9 steps for handling international communication

When HR’s audience is a global one

As more Canadian businesses join the ranks of global competitors, HR professionals will increasingly find themselves communicating to employees from Halifax to Hong Kong. Communicating globally is becoming the norm, but it requires a new set of rules to ensure messages are heard and understood as they’re intended. Our English is not necessarily theirs.

You can avoid some of the communication traps if you follow these guidelines.

1. Start off with the premise that the written word is the best option. It usually is, since it is the most practical. But it may not be the only way of handling the information. It’s best if someone is on hand to answer questions and support the release of the information. The support will be valued by staff.

2. Ask: Is English their first language? If not, assume that the audience handles English as a second language (ESL), and keep sentences and paragraphs short. Write in the active voice. Do not break any grammatical rules. Write complete sentences, that is the way ESL’ers were taught. If the message is presented in incomplete sentences, they might think you have made a mistake.

3. Avoid idiomatic expressions, slang, figures of speech. They may not translate well or might confuse. They could be taken literally.

The phrase, “See the table attached,” might conjure images of dinner tables. Better off to say: “See the spreadsheet attached.”

Your audience relies on you to model the use of the English language. You are setting an example, which they may imitate in their responses to you. If you have the authority to send out the release, you set the standard.

4. Do not assume language usage is the same even if English is clearly the audience’s first language. Canadians, Americans, Britons and Australians use linguistic variations and some usages are completely different, if not contradictory. To tell a British audience that you are “off cottaging,” might be translated as having a gay lifestyle. Which may not be what you’re trying to say.

5. Test the information release. Invite members of the prospective audience to review the draft, before it is released. Even the best writers value and receive great feedback from a second opinion.

6. Handle any illustrative material sensitively. If you decide to spice up the information with images, be wary. Graphics often present potholes. Avoid using pictures of men or women. (People may count the numbers of pictures to see if you are complying with a diversity balance, and you do not want them distracted from the message.)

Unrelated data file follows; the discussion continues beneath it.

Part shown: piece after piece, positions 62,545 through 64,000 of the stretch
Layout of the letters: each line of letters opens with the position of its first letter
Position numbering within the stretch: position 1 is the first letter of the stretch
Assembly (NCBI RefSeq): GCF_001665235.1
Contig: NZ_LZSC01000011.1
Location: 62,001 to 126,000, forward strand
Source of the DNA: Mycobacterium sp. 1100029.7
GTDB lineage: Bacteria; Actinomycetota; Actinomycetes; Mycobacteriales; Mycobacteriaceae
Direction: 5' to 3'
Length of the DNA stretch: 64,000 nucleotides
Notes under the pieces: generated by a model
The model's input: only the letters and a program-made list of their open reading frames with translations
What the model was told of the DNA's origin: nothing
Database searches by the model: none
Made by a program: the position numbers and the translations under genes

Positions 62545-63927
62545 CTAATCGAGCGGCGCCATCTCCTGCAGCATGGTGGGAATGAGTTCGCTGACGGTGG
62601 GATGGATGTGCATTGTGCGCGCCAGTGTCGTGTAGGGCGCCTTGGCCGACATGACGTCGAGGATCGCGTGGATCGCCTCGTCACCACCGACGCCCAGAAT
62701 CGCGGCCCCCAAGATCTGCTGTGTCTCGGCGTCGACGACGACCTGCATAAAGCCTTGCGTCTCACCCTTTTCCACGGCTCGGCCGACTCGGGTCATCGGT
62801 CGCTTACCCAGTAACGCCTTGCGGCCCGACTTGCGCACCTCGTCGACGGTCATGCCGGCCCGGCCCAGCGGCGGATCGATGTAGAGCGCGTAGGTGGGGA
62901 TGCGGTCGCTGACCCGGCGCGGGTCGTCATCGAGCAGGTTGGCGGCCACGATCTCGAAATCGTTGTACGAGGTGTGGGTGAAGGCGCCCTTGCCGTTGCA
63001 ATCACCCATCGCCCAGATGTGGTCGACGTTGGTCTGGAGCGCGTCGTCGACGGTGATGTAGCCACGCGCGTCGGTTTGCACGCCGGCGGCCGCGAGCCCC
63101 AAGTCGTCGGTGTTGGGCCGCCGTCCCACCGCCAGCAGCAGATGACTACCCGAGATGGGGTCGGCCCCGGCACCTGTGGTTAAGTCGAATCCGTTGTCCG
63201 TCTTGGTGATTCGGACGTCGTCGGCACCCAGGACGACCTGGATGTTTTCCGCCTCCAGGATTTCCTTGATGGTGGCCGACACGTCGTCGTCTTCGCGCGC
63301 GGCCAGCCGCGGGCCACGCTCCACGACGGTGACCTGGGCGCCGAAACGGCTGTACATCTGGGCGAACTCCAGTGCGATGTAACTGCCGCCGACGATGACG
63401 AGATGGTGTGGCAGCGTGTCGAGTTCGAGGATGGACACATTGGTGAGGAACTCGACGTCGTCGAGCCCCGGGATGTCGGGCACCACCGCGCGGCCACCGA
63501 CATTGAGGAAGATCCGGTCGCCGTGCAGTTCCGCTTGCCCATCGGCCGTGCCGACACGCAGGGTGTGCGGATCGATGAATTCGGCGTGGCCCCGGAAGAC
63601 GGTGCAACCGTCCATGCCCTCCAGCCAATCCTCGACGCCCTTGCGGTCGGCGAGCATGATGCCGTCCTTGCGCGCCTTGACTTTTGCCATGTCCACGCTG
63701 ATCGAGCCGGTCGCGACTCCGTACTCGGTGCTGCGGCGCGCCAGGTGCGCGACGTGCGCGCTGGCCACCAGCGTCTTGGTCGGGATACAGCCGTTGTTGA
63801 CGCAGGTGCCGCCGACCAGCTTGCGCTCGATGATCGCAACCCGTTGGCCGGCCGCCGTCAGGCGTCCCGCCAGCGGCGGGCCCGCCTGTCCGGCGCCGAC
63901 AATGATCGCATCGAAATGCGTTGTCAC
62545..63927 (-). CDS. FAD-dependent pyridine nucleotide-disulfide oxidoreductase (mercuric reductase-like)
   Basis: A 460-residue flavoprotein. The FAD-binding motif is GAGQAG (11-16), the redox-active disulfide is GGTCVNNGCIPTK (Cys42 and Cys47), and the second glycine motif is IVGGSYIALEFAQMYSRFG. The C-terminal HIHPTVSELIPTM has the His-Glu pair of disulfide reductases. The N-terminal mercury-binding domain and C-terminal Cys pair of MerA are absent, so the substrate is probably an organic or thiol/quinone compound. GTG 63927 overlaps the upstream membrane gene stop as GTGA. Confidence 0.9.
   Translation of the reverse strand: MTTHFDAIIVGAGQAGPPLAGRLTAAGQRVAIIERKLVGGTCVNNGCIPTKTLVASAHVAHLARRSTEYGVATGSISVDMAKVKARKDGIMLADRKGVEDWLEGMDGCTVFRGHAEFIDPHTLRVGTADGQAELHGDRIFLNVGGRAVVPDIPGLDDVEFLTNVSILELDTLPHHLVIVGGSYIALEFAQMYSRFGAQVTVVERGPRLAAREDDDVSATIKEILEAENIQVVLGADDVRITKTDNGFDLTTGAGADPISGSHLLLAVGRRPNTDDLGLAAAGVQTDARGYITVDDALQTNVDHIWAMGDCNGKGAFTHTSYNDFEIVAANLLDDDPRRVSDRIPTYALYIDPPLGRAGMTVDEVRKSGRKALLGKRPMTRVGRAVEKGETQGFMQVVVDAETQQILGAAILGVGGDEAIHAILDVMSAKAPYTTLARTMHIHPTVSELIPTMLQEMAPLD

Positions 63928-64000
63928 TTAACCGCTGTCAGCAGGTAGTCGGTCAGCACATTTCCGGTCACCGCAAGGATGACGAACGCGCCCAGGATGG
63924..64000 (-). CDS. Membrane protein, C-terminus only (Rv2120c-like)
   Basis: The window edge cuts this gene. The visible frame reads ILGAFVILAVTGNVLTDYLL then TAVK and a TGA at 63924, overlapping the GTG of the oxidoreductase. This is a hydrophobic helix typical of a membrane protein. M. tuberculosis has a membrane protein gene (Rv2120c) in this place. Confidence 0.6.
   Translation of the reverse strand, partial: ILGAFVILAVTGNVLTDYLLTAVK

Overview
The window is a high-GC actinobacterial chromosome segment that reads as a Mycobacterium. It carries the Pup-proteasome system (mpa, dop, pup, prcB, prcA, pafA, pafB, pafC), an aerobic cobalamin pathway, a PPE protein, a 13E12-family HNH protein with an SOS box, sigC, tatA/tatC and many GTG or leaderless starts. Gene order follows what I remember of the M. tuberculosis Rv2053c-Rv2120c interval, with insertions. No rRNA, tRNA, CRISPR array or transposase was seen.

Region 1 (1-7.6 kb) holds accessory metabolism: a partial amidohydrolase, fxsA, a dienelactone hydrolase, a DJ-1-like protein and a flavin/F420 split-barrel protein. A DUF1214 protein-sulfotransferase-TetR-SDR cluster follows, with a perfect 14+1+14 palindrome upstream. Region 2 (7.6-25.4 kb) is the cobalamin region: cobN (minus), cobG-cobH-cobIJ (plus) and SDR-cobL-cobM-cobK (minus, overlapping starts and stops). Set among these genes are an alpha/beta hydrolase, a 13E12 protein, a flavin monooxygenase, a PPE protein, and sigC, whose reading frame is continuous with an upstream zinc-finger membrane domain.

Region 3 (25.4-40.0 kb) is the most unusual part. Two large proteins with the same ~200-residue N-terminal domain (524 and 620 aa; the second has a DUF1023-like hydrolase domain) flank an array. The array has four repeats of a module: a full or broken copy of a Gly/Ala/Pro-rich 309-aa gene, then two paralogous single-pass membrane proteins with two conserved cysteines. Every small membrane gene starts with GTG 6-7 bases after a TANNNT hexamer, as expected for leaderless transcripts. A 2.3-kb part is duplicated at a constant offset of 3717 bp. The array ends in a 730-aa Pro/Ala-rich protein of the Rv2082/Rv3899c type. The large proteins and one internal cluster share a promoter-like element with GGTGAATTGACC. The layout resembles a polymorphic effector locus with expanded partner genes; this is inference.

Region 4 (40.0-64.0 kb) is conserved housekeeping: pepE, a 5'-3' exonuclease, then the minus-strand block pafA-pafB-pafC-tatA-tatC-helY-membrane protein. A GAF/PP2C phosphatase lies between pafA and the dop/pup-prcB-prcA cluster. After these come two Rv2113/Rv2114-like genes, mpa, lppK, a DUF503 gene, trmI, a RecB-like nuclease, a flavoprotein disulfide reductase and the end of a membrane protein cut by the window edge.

We once prepared graphics to illustrate a training manual, and sent the manual out for reading. We were surprised that someone took the trouble to prepare a graph, listing the split between men and women, and also listing ethnic entries. We were not caught off-guard. We had already done the calculation. But we were surprised that someone else bothered. Clearly, diversity does matter.

Choose graphics that portray inanimate objects or animals. That way no issues of gender or diversity balance will come into play. (Currently my personal favourite is dogs, but be conscious of an equal split between male and female.)

7. Decide on which spelling style to use: British, American or Canadian. The style chosen may be noticed, and cause irritation. It’s better off to choose “international” English and avoid all the obvious words that speak to their country of origin.

Avoid words like “color/colour,” “favour/favor,” and any words that end in “ize/ise”; that way you also avoid agonizing discussions on which is right? They both are, but international language ideally needs to be non-British, non-American, non-Canadian.

This assumes you have the time as it means editing these words out to avoid the problem. It usually can be done, but it does take effort and wordsmithing.

8. Once you have opted for a spelling style, stick to it. Readers value consistency and may note inconsistency.

9. Use all e-mail transmissions carefully. The potential for misunderstandings is enormous. In e-mails, stick to content that is based on analysis, and that emphasizes facts, numbers, details, research and information. Try to avoid any content that might create a negative emotional response. If the issue is an emotional one, don’t use e-mail. It might be better to deliver the news in person. Remember that e-mail lacks the personal touch. So fall over backwards to be friendly and involve the audience in opinions and discussions over the topic in question.

Roger Davies is CEO of McLuhan & Davies Communications, a Toronto-based communication consulting firm. He can be reached at (416) 928-3135, ext. 230, by e-mail at [email protected] or visit

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